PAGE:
Can we really improve care while support staff are treated so poorly?

Do we really believe that poor, unfair treatment of care support workers will give us the standard of care we demand? Society should put its money where its indignation is, says John Kennedy.

Today has seen the publication of a new report into the training and supervision of healthcare assistants in the NHS and social care.

Whilst the report highlights some alarmingly bad practice and poor support for these workers it also talks of providers with some excellent practice.

In amongst the usual recommendations about more training and ‘tougher’ management, there are some glimpses of a more fundamental truth we would be wise to reflect upon.

Cavendish said: "Patient safety in the NHS and social care depends on recognising the contribution of support workers, valuing and training them as part of a team.

"For people to get the best care, there must be less complexity and duplication and a greater focus on ensuring that support staff are treated with the seriousness they deserve – for some of them are the most caring of all."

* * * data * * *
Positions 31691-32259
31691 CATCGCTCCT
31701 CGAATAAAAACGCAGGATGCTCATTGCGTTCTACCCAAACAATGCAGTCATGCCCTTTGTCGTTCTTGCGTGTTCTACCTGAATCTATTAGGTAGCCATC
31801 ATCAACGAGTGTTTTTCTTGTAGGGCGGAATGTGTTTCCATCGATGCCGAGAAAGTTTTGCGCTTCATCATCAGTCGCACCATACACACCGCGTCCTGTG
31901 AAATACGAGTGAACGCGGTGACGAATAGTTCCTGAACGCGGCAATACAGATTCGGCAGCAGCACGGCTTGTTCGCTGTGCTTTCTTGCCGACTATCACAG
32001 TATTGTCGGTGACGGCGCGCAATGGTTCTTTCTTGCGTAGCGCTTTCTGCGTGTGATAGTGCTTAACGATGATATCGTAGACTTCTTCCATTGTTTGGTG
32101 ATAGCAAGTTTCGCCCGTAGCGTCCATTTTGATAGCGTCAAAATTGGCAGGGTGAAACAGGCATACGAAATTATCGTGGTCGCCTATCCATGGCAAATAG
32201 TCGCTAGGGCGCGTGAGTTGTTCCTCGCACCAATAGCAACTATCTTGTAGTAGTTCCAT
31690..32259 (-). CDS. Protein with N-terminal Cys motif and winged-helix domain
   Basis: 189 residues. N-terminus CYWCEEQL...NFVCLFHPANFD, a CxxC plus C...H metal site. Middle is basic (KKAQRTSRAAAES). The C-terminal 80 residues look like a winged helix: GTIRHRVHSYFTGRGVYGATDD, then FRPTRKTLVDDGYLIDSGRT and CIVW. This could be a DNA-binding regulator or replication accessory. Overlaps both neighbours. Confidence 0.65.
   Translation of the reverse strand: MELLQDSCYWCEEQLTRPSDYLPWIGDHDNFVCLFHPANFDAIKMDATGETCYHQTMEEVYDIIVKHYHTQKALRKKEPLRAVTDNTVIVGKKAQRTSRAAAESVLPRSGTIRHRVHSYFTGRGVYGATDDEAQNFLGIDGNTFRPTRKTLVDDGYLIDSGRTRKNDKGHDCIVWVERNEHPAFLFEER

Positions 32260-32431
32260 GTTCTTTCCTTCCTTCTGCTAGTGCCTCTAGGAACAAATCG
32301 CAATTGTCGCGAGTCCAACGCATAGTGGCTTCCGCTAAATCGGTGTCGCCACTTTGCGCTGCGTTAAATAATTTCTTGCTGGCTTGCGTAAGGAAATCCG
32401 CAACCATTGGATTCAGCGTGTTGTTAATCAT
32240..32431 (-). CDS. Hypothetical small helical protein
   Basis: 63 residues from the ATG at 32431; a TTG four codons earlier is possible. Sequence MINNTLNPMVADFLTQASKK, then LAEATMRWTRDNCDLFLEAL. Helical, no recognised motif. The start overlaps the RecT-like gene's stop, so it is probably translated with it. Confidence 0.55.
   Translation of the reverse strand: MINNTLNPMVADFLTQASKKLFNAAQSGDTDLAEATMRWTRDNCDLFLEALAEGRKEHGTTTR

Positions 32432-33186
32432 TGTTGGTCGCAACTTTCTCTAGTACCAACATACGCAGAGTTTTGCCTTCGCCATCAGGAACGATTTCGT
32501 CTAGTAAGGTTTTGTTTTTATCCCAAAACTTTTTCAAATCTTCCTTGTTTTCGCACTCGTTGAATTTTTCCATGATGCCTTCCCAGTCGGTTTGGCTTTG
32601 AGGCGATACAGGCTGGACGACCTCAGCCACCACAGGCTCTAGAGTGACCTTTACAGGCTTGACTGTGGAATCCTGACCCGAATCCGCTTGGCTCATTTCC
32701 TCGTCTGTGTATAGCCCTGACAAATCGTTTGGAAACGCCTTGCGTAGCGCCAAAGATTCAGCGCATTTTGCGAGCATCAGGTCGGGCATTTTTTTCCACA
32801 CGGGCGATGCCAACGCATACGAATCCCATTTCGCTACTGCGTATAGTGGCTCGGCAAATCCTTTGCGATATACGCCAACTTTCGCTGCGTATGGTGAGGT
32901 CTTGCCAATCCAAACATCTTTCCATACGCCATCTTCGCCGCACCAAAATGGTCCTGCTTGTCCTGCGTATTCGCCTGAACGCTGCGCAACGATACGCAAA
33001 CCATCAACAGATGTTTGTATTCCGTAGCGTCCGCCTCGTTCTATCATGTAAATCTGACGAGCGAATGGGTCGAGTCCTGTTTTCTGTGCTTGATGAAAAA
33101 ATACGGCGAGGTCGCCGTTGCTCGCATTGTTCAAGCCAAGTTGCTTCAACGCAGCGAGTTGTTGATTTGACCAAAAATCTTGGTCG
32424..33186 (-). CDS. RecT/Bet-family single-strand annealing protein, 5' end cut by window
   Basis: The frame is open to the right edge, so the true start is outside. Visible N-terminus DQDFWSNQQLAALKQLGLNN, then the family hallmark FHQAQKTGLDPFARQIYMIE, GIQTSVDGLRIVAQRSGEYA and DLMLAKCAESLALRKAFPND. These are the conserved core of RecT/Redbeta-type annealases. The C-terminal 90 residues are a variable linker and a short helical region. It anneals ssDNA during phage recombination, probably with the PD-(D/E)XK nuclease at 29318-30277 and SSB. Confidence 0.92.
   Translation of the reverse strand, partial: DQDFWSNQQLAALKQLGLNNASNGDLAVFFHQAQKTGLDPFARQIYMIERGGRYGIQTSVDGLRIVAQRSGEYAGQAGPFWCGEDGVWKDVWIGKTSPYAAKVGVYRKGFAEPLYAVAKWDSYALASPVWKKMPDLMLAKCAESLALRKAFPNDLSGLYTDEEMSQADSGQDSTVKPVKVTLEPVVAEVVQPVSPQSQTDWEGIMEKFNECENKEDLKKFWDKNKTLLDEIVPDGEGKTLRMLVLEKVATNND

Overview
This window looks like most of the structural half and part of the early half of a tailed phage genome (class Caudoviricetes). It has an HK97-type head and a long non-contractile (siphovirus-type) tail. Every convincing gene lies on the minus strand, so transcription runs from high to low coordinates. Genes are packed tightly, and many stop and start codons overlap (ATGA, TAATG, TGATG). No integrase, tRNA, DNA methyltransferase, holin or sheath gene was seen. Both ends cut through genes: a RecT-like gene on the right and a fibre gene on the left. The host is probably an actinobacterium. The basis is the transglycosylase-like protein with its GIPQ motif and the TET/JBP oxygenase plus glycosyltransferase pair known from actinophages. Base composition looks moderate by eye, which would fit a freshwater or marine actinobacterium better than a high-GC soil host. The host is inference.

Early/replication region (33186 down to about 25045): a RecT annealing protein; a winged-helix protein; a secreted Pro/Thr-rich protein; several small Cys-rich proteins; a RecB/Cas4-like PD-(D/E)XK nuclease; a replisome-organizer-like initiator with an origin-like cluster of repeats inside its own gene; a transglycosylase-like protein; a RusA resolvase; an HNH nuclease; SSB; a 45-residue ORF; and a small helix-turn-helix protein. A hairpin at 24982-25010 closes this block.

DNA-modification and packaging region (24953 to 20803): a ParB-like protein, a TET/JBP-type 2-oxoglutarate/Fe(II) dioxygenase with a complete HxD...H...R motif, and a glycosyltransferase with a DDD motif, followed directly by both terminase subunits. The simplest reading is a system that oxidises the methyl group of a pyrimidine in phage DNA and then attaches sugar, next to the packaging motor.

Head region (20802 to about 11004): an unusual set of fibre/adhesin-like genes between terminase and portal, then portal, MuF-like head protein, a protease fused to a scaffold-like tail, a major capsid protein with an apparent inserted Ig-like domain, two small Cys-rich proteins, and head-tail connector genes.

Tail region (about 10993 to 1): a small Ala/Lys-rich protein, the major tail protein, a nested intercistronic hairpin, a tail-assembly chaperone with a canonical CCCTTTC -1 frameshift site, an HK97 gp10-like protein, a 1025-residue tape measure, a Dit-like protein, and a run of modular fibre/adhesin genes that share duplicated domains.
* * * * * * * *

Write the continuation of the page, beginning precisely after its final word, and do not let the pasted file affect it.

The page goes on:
Are we seeing a light at the end of the tunnel?

Is it now timely to really be honest and recognise that you can’t train or bully people into being kind, compassionate and caring. Kindness and compassion come from people who are respected, treated well and valued. For training and supervision to be effective more fundamental issues need to be addressed.

Increasingly we are expecting more and more from healthcare workers as our ageing society presents increasingly complex needs combined with ever-growing expectations.

Care and support staff in social care are at the lowest-paid, worst-respected and least-valued end of the UK labour market. We expect these workers to carry out exquisitely personal care for our frailest citizens and to do it with kindness, skill, empathy and respect. And yet we value them less than a checkout operator at the local supermarket (no disrespect to checkout operators)?

Is this the best way to achieve the standard of care we demand? Is it time for society to put its money where its collective indignation is? Do we really believe that any improvement can be made whilst support workers are treated so poorly and unfairly in respect of the task we have designed for them?

I began a personal inquiry into care homes a few weeks ago. Although it’s early days, this issue is a clear, major theme. Please let me have your thoughts too by commenting on this blog post.